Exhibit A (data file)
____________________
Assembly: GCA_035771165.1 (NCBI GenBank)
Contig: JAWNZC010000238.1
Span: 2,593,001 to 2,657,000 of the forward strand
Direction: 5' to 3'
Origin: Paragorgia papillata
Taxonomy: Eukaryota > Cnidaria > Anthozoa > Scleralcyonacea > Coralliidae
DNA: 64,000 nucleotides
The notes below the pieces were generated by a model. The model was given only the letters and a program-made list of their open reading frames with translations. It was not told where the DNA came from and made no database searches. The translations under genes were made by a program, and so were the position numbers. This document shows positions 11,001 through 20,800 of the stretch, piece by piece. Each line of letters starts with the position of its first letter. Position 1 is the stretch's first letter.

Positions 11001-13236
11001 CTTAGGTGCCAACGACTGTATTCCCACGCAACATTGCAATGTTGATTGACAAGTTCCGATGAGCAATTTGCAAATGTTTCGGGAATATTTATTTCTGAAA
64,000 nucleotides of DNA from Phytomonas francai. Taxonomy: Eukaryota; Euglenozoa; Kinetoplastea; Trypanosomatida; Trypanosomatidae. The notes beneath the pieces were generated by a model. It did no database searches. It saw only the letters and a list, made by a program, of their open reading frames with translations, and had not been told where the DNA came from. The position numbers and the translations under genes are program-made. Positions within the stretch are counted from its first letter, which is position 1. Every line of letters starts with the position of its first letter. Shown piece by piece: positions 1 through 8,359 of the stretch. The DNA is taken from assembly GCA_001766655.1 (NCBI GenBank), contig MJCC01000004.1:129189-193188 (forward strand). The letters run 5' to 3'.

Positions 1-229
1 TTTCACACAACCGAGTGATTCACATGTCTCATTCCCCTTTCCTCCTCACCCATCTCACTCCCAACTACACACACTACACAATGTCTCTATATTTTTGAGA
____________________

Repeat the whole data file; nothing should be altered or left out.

Assembly: GCA_035771165.1 (NCBI GenBank)
Contig: JAWNZC010000238.1
Span: 2,593,001 to 2,657,000 of the forward strand
Direction: 5' to 3'
Origin: Paragorgia papillata
Taxonomy: Eukaryota > Cnidaria > Anthozoa > Scleralcyonacea > Coralliidae
DNA: 64,000 nucleotides
The notes below the pieces were generated by a model. The model was given only the letters and a program-made list of their open reading frames with translations. It was not told where the DNA came from and made no database searches. The translations under genes were made by a program, and so were the position numbers. This document shows positions 11,001 through 20,800 of the stretch, piece by piece. Each line of letters starts with the position of its first letter. Position 1 is the stretch's first letter.

Positions 11001-13236
11001 CTTAGGTGCCAACGACTGTATTCCCACGCAACATTGCAATGTTGATTGACAAGTTCCGATGAGCAATTTGCAAATGTTTCGGGAATATTTATTTCTGAAA
64,000 nucleotides of DNA from Phytomonas francai. Taxonomy: Eukaryota; Euglenozoa; Kinetoplastea; Trypanosomatida; Trypanosomatidae. The notes beneath the pieces were generated by a model. It did no database searches. It saw only the letters and a list, made by a program, of their open reading frames with translations, and had not been told where the DNA came from. The position numbers and the translations under genes are program-made. Positions within the stretch are counted from its first letter, which is position 1. Every line of letters starts with the position of its first letter. Shown piece by piece: positions 1 through 8,359 of the stretch. The DNA is taken from assembly GCA_001766655.1 (NCBI GenBank), contig MJCC01000004.1:129189-193188 (forward strand). The letters run 5' to 3'.

Positions 1-229
1 TTTCACACAACCGAGTGATTCACATGTCTCATTCCCCTTTCCTCCTCACCCATCTCACTCCCAACTACACACACTACACAATGTCTCTATATTTTTGAGA